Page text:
The problem described below (of duplicate keystrokes in Syslinux on an Intel Mac) goes away completely if you plug the keyboard into USB slot 1 on the back of the Mac.
The slot is usually the closest to the headphone jack, typically located in the back of the Macs.
Any other USB slot triggers duplicate keystrokes when you navigate through the UDPCast menu or even if you pull up a log TTY and try to type.
Hope this helps others who have had this problem with UDPCast.
Humberto J. Varela Humberto.Varela at utsa.edu <mailto:udpcast%40udpcast.linux.lu?Subject=%5BUdpcast%5D%20Intel%20Macbook&In-Reply-To=>
Fri Apr 13 02:56:41 CEST 2007
I am using two UDPCast cds (one sender, one receiver) to boot two Intel MacBooks in an attempt to clone one to the other.
Ok, it didn't exactly work out 100%
Turns out when I boot my custom UDPCast cds, the SATA Disk Driver and the Marvell Yukon Network chipset in the MacBook fight with each other for IRQ assignment, and UDPCast finally just turns one IRQ off. IRQ 10.
Meanwhile, I attached an external Microsoft USB 105-Key Keyboard to a MacBook to see if UDPCast would work with it and it did. But the "repeated ghost keystrokes" are still happening that plague the internal MacBook keyboard. So it seems that UDPCast is not playing well with the USB Controller in the MacBooks. It's not the keyboard. It's the controller. If I can identify the USB controller manufacturer, I might be able to insert the proper USB kernel module at boottime and finally be able to type into UDPCast after it boots. That would make it easier to guide through the menu-driven system that UDPCast uses in default-mode. It would also let me read the system boot log with the limited shell that I call up.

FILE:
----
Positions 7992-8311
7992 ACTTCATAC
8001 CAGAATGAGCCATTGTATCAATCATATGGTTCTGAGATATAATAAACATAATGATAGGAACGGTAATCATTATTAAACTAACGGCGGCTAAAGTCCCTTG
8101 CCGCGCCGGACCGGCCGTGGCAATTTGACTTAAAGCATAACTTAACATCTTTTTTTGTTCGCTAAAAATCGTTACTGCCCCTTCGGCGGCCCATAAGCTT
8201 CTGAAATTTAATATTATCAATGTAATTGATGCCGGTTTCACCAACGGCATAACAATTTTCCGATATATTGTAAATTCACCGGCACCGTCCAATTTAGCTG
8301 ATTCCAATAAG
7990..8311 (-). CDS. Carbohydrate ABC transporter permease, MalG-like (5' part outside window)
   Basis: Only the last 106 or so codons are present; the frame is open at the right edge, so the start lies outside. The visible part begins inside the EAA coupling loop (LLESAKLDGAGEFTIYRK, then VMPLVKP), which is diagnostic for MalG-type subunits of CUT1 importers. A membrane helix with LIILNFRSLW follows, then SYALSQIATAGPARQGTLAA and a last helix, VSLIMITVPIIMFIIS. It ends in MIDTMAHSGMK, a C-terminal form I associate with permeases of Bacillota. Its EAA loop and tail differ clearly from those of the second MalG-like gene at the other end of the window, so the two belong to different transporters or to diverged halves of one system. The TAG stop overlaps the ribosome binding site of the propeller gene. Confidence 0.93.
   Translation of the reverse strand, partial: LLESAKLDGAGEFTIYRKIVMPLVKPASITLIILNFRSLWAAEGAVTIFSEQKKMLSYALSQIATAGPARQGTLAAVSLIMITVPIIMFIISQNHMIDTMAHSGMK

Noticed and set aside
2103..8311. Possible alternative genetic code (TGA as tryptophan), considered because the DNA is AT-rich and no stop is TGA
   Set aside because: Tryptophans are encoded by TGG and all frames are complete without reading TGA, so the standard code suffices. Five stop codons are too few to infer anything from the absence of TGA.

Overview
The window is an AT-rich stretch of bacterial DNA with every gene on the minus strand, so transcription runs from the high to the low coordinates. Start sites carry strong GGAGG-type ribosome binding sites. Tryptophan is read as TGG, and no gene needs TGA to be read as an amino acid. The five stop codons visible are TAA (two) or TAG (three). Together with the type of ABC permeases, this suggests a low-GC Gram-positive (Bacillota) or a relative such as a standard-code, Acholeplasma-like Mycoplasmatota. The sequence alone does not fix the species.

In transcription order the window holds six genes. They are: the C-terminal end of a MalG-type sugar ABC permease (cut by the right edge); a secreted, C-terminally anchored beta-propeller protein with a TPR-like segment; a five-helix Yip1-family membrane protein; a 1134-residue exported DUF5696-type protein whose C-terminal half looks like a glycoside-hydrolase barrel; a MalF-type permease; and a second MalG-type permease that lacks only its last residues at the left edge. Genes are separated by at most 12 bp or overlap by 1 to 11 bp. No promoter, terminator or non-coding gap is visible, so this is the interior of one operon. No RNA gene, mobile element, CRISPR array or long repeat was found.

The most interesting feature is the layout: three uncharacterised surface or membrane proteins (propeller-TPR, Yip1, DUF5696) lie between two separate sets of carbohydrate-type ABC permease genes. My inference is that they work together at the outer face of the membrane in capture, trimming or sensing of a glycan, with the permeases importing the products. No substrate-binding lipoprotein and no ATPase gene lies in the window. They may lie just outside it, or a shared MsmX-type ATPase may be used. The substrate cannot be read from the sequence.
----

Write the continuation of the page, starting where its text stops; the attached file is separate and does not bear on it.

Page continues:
So as for my experiment, both MacBooks boot up into a state that is ready-to-go, but they can't see each other on the network. This is most likely due to the IRQ conflict I'm getting from the SATA drive vs. the Network chipset.
Network ports do light up on the switch I'm using, but the two computers won't see each other.
I've even tried two different switches in case one had some kind of internal circuit that blocked Multicast Packet Storms or something...
Has anyone tried UDPCast cloning of Intel-based MacBooks?
Subject line sums up the question. What I'm trying to do
is to generate a "sender" initrd with cast-o-matic that
mounts a partition (using cast-o-matic's "Other commands
to be executed before transfer but after menu:") where
image files are stored and then serve out the image files
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I'm having trouble compiling the 2007-06-02 release. All previous releases compiled properly on the system. The system is running Trustix Secure Linux 2.2. gcc -v produces:
Reading specs from /usr/lib/gcc-lib/i586-trustix-linux/3.3.4/specs
Configured with: ../configure --prefix=/usr --mandir=/usr/share/man --infodir=/usr/share/html --enable-shared --enable-threads --enable-haifa --enable-long-long --enable-__cxa_atexit --enable-languages=c,c++ --host=i586-trustix-linux --enable-stack-protector
Thread model: posix
gcc version 3.3.4 (Trustix)
Here is the error I get when I run make:
jeff@image /usr/src/udpcast-20070602$ sudo make
gcc -g -O2 -Wall -Wall -Wstrict-prototypes -Wdeclaration-after-statement -Wshadow -DBB_FEATURE_UDPCAST_FEC -D_FILE_OFFSET_BITS=64 -DUSE_SYSLOG -DUSE_ASSEMBLER -O6 -DNO_BB -I. -I. -c -o udp-receiver.o udp-receiver.c
cc1: error: unrecognized option `-Wdeclaration-after-statement'
make: *** [udp-receiver.o] Error 1
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